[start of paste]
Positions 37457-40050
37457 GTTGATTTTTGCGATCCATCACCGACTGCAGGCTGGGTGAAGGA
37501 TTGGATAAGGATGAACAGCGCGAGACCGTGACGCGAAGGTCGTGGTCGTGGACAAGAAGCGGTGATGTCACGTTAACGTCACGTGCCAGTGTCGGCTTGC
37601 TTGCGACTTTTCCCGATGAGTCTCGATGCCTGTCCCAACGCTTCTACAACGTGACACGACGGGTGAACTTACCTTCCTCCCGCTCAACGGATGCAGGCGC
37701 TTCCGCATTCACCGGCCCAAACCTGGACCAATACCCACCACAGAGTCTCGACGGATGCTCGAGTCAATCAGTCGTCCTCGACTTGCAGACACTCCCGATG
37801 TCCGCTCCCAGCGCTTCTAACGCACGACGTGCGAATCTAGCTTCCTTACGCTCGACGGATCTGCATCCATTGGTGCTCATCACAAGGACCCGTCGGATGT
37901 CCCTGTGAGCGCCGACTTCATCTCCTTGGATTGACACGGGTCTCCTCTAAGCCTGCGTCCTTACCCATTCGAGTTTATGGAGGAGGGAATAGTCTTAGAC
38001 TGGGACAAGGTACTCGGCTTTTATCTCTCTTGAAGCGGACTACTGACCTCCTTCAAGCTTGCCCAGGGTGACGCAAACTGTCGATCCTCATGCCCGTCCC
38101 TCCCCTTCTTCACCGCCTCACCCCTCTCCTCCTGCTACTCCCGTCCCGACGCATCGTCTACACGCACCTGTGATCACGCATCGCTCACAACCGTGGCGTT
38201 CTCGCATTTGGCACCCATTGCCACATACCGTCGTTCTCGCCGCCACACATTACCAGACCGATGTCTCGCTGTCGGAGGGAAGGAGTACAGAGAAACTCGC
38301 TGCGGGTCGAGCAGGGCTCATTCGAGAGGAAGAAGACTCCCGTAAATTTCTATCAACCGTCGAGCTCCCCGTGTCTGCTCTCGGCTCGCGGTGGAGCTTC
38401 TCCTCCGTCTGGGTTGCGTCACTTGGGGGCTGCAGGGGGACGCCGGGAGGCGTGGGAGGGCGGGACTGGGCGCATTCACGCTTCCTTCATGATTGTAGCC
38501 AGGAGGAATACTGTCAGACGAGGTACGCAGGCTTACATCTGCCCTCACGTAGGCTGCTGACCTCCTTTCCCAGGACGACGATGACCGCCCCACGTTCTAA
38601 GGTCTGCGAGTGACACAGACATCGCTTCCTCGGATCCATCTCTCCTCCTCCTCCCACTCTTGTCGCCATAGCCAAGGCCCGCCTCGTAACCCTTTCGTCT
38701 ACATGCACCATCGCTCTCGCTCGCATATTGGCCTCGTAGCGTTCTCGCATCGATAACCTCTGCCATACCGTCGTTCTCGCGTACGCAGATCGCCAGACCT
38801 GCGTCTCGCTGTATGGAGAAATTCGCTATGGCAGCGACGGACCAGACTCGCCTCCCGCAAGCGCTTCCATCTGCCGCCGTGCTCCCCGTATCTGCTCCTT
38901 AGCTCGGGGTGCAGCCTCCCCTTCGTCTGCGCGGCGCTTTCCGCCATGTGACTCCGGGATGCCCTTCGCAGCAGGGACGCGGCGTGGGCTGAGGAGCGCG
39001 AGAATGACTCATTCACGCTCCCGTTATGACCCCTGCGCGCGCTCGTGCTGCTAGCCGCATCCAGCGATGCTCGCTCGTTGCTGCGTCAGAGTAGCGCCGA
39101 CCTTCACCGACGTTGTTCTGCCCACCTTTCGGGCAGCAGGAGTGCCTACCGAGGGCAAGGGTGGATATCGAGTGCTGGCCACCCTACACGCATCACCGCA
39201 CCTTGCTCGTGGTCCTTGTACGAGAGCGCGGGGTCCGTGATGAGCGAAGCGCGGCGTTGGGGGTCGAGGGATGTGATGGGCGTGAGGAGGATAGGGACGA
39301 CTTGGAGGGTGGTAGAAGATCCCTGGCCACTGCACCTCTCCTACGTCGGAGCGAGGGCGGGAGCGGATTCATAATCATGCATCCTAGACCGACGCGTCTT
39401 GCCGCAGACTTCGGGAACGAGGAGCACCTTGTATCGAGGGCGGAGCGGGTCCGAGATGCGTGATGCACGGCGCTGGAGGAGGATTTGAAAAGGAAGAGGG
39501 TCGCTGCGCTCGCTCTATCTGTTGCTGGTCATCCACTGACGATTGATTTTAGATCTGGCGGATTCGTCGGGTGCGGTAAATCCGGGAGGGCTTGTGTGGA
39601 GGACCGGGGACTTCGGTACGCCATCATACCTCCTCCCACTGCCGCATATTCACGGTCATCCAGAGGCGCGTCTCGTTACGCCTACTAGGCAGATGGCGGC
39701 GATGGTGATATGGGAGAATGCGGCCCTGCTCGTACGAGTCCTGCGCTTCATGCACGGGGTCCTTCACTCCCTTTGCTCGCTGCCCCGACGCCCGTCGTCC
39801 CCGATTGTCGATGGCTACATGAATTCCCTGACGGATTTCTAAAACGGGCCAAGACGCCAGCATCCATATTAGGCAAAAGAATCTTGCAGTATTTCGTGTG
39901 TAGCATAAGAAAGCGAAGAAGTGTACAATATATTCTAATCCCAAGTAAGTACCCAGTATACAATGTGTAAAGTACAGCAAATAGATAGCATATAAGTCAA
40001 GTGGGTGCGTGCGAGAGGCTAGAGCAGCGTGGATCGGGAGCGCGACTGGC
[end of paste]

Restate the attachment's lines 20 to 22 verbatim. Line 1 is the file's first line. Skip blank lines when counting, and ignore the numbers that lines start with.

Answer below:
39201 CCTTGCTCGTGGTCCTTGTACGAGAGCGCGGGGTCCGTGATGAGCGAAGCGCGGCGTTGGGGGTCGAGGGATGTGATGGGCGTGAGGAGGATAGGGACGA
39301 CTTGGAGGGTGGTAGAAGATCCCTGGCCACTGCACCTCTCCTACGTCGGAGCGAGGGCGGGAGCGGATTCATAATCATGCATCCTAGACCGACGCGTCTT
39401 GCCGCAGACTTCGGGAACGAGGAGCACCTTGTATCGAGGGCGGAGCGGGTCCGAGATGCGTGATGCACGGCGCTGGAGGAGGATTTGAAAAGGAAGAGGG